Digital Literacy – a great way to give back to Mother India!

Digital Literacy – a great way to give back to Mother India!

November 20, 2014 | Author: Ganesh Natarajan, CEO of Zensar Technologies and Chairman of the NASSCOM Foundation

A strong Prime Minister at the helm, a World Bank forecast for six percent plus economic growth in 2015 and a pervasive feeling that “acche din” or happy days are here again for India – for the diverse and well-meaning Indian diaspora, there could be no better opportunity to come to the party and choose avenues to provide support to the Indian renaissance!

 

For the average Joe (or Jaikishan or Janaki) seeking to contribute some time, effort and money to an Indian cause without having the concern that it could just disappear into the proverbial bottomless pit of good intentions and unfathomable outcomes, there is one program that is surely worth considering – the National Digital Literacy Mission (NDLM) !

 

The announcement of “Digital India” and the actions that are being taken in various ministries to make this a reality makes this a high priority area that should have immediate appeal, particularly for those who are keen on the use of information technology in this country for social transformation. There are three key platforms on which the Digital India plan is expected to rest and these are accelerated e-Government projects, the creation of Smart cities and the NDLM. All these can succeed if there is adequate Public-Private partnership and both Corporate and Individual Social Responsibility funds put to good use to benefit the common man.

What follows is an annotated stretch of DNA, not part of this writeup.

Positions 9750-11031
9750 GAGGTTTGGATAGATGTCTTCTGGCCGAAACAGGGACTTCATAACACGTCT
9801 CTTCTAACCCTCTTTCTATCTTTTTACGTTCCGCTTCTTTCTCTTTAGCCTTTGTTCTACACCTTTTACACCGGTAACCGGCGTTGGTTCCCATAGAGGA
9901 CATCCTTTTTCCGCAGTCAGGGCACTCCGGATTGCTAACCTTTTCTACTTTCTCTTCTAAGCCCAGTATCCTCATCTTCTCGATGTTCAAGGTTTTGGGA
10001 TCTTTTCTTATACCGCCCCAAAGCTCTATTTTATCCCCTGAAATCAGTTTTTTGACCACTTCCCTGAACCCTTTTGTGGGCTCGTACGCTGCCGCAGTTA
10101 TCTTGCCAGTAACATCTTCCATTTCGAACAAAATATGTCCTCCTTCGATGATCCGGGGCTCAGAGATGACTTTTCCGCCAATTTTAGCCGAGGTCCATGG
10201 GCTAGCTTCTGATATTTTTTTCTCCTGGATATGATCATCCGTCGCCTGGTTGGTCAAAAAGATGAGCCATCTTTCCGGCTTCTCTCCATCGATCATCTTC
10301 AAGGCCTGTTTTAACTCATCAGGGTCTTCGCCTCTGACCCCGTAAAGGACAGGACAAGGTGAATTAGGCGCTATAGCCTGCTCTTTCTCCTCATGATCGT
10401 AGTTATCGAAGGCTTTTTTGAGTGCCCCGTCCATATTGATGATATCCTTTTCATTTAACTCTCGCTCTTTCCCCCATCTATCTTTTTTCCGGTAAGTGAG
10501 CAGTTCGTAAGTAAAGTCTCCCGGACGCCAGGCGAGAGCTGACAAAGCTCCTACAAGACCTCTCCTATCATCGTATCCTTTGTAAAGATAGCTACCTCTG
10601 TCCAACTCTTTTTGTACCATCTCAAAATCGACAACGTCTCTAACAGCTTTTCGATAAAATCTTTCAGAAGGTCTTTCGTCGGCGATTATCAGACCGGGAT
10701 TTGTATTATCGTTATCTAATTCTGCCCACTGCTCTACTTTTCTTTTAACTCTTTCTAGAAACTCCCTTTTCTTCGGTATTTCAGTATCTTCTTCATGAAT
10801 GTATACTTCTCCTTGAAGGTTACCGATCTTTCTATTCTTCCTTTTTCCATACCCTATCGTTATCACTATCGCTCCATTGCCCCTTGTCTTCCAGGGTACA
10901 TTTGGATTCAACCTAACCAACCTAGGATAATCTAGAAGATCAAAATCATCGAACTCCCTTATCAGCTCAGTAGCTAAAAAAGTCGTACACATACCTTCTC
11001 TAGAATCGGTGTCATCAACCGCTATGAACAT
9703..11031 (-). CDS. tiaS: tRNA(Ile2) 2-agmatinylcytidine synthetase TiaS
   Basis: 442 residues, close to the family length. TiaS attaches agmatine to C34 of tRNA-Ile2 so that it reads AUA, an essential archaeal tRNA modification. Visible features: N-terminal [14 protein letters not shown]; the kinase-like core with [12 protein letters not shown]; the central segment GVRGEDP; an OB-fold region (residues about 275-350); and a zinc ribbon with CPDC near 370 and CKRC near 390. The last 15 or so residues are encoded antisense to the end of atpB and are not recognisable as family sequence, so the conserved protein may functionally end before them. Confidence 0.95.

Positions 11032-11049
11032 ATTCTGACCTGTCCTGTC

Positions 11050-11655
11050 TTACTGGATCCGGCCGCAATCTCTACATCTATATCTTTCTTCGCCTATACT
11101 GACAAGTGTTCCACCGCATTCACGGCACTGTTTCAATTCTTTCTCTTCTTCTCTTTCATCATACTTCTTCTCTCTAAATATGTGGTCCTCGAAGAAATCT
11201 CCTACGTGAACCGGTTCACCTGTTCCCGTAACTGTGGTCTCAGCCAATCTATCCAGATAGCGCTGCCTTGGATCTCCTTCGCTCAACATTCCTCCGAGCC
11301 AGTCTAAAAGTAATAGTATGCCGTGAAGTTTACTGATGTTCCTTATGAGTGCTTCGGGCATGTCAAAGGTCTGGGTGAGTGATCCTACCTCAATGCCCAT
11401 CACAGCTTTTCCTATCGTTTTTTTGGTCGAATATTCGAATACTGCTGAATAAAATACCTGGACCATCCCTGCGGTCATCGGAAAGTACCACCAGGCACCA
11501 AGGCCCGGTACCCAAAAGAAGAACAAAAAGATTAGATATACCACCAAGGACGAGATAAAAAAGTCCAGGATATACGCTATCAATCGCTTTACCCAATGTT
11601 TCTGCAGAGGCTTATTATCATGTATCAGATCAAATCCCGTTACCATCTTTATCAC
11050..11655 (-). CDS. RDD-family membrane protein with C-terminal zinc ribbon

E-Governance in India has received attention in small or medium measure from successive Governments since the eighties, evolving from the computerization of Government departments to larger initiatives that focus on citizen centric transparent services that accelerate information and service flows through the value chain. The National e-Governance Plan (NeGP) was created by the Department of Electronics and Information Technology (DeitY) to integrate myriad initiatives around the country into a collective vision and envisages a massive country-wide digital infrastructure deployment supported by large scale digitization of records which can be accessed reliably over the internet. In 2006, 27 Mission Mode projects were announced and further enhanced in 2011 with the addition of projects in Health, Education, PDS and Posts. The setting up of State Data Centres, State Wide Area Networks, Service Delivery Gateways and the ambitious Common Service Centres (CSC) and the recently announced National Broadband Mission and deployment of fibre to connect every Panchayat in the country have created the capability to deploy applications rapidly in the creation of Digital India.

 

A lot will be expected from the National Broadband Mission to lay the digital infrastructure on which many of these national applications can be mounted. In the last couple of years, NASSCOM Foundation, the social initiatives arm of the National Association of Software and Services Companies (NASSCOM) with its “Follow the Fibre” approach and the active partnership of technology majors Intel, Google and Microsoft has shown that country- wide digital literacy is possible. The target has been set – to make at least one member of each of India’s two hundred million families capable of accessing information through computers, smart phones and devices and use and disseminate that information for the larger good.